Preview: Imaginate children’s theatre festival 2014

First, a declaration. After 20 years as a professional theatre critic in Scotland, I can say honestly that, in my opinion, the country’s finest theatre festival is Imaginate, the annual programme of theatre for children and young people which is hosted in Edinburgh each May and celebrates its 25th edition this year.

The prestigious drama programme of the Edinburgh International Festival is wonderful, of course, and many a great production is to be found on the Edinburgh Fringe. However, for sheer consistency of quality, there is nothing that quite matches director Tony Reekie’s festival.

When I meet Reekie in Edinburgh for this interview, I find him in typically enthusiastic and forthright form. The festival’s silver anniversary is, clearly, a moment for celebration, but it’s also a time to reflect on how far this much loved event has come.

Katja Brita Lindeberg in If Only Rosa Could Do Magic
Katja Brita Lindeberg in If Only Rosa Could Do Magic

The festival began its life, under then producer Duncan Low (for whom Reekie then worked as an assistant) in 1990, as The Scottish International Children’s Festival. A multi-arts festival, rather than the theatre and dance programme we know today, it was comprised of all manner of shows – from juggling and clown acts, to musical shows and some theatre – performed in and around tents erected in Edinburgh’s Inverleith Park.

As a family fun event, it was a rip-roaring success. However, despite Low’s desire to stage quality theatre for children, there was a problem. “Duncan had a good eye for some really interesting work”, says Reekie, “but the international shows he brought over just died a death.

“They were never designed to be performed in a tent”, he explains. “They needed the right space. They needed intimacy, quiet, blackout. They needed all the things you get in a theatre, but you don’t get in a tent.”

Reekie took over as the festival’s director in 1995. By the time of his second programme, in 1997, he had successfully moved the event out of the tents in Inverleith Park and into Edinburgh’s theatres. This was, he says, “probably the most important thing that we did.”

The director was inspired by the success, in Scotland and abroad, of Glasgow-based children’s theatre company Visible Fictions’ first show Bill’s New Frock back in 1991. The idea that Scottish children’s theatre was going out into the world and benefitting from that experience led him to reconfigure the festival as a year-round company.

In 2000, Imaginate was born. The company would not only programme the annual festival, but also promote connections between Scottish children’s theatre practitioners and international artists, assist in the development of children’s theatre in Scotland, and operate as an advocate for professional children’s work across the country.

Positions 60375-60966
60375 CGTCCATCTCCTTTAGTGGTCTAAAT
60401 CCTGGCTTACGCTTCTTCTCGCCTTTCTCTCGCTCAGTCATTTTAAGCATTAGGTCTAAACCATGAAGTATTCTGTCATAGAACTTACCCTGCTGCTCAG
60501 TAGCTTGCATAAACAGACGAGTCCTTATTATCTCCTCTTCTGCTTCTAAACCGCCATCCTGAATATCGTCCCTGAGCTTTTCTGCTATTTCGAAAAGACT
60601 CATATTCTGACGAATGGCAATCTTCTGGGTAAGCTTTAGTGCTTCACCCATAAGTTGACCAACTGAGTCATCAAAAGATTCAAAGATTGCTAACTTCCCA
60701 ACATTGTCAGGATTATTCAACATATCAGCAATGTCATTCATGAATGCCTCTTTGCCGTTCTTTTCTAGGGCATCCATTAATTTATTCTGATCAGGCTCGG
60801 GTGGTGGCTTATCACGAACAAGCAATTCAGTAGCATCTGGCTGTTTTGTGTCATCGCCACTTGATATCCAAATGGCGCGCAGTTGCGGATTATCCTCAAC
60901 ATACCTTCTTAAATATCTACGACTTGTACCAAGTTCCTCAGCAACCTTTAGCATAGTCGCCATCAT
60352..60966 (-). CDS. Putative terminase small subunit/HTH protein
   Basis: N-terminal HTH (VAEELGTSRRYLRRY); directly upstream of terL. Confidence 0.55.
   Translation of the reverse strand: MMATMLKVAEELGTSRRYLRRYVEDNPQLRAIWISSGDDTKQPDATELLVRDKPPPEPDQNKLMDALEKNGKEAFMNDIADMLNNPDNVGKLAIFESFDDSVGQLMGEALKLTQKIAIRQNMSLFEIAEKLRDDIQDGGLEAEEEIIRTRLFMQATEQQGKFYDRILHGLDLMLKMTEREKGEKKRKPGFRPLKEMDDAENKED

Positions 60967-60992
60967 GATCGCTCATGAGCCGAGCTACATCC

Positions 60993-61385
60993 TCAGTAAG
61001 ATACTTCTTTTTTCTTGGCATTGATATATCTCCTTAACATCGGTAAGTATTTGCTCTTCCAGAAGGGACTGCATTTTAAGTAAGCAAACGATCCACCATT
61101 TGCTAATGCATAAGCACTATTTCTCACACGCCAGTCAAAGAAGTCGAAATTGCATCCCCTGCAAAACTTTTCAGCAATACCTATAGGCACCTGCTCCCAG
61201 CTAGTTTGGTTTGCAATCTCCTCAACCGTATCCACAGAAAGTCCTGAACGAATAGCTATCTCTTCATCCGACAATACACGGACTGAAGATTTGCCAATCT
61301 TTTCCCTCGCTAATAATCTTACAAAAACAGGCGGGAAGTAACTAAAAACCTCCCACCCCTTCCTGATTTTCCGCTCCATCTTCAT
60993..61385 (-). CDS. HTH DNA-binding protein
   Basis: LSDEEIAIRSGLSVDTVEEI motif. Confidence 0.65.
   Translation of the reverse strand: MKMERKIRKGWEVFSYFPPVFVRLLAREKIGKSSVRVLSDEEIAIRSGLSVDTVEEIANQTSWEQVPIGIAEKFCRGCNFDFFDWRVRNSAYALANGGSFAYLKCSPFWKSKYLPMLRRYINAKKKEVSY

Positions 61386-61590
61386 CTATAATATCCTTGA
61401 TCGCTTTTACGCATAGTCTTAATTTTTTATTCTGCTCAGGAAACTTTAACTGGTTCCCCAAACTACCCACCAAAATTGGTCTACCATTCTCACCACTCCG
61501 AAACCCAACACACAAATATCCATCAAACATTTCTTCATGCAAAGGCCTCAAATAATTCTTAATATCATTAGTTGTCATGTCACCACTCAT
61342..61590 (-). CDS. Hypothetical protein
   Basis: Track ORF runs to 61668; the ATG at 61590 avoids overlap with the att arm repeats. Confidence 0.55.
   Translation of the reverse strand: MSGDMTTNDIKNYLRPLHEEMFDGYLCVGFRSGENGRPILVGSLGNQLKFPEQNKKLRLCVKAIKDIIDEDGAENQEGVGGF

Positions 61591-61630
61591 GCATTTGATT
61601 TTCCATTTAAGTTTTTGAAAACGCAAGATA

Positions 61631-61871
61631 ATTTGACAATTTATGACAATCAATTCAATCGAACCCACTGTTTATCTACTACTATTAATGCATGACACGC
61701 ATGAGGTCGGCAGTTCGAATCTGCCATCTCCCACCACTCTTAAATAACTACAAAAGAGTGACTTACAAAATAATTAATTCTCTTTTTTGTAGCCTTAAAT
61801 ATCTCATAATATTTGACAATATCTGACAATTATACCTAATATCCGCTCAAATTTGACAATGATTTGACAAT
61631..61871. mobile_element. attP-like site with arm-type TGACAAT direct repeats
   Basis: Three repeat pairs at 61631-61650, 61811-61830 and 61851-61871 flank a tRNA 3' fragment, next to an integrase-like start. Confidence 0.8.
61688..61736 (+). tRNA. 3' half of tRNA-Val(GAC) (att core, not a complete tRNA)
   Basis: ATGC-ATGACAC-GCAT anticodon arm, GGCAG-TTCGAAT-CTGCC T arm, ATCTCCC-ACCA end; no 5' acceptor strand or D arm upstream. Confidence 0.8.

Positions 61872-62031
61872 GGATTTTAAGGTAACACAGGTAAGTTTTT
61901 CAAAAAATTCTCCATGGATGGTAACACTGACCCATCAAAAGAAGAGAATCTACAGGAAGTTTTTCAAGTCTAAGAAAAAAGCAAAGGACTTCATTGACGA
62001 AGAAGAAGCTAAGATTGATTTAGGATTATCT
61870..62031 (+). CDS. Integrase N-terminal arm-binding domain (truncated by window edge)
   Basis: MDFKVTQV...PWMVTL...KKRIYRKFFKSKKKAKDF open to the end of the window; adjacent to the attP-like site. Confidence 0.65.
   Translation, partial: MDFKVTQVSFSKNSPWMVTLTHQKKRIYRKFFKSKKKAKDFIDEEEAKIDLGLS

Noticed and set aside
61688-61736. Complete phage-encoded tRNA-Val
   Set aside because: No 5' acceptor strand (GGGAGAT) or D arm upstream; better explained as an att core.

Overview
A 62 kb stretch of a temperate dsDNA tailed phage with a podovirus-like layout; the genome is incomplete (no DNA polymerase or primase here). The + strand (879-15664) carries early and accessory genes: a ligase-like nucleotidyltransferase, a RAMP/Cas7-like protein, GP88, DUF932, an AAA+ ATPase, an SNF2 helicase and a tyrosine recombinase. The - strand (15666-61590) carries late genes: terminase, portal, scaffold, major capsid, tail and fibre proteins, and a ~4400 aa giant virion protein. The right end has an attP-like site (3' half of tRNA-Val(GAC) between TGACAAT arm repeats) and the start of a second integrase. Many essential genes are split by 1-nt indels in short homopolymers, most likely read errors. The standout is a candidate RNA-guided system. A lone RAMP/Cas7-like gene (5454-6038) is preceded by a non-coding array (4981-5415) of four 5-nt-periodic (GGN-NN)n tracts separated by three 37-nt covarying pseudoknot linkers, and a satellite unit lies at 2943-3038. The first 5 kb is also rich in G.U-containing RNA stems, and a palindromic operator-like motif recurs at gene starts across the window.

An early success for the new company was a trip to the world’s biggest children’s theatre festival, in Denmark. In 2000, Imaginate took 12 artists and, crucially, an arts officer from the Scottish Arts Council (since incorporated into the troubled quango Creative Scotland) on a visit which, Reekie remembers, had a profound effect on a number of the artists; not least Shona Reppe, whose next show, the highly acclaimed Cinderella, saw her “step up two or three gears in her theatre making.”

Proud though he is of the many accolades which have come the way of his festival and of the role Imaginate has played in helping to develop artists and their work, Reekie is deeply concerned at the on-going lack of support, at a political level, for Scotland’s children’s theatre sector. Scotland has, he points out, only two permanently funded professional children’s theatre companies; namely Visible Fictions and Catherine Wheels.

This leaves us miles behind other European countries, such as Denmark and The Netherlands. “The Dutch have had 90 per cent cuts recently”, the director observes, “yet they still produce way more [professional children’s theatre] than we do.”

The lack of decently funded children’s companies and productions in Scotland leaves a vacuum in our schools which worries Reekie deeply. “Some of the most successful theatre companies in Scotland today are those amateur companies that go into schools”, he says. “They absolutely clean up with some of the worst theatre you could ever see.”

Reekie is a passionate believer in the Norwegian model, which sets out that “professional arts be available for every child, every year.” It’s little surprise, therefore, that, in a 2014 programme which includes work from eight countries, the director is particularly excited by a show from Norway.

If Only Rosa Could Do Magic, by highly acclaimed actress and theatre maker Katja Brita Lindeberg, is a clown show with a difference. Its protagonist, Rosa, is a lonely princess, a hapless clown for whom nothing goes quite right.

“I didn’t think I could handle a show about a clown princess”, Reekie admits. “However, 10-minutes into the performance, I was saying to myself, ‘ah, that’s what clowning should be about!… She won me when she decided to try to play badminton by herself.”

From tents in Inverleith Park to sold-out performances of top international work in Edinburgh’s professional theatre venues, the Imaginate Festival has come a long way in its first quarter-century. Here’s to another 25 years of feeding the childhood imagination.


The Imaginate Festival runs at various Edinburgh venues from May 5 to 12. Some productions tour elsewhere in Scotland. For further information, visit:

This feature was originally published in the Sunday Herald on May 4, 2013

© Mark Brown


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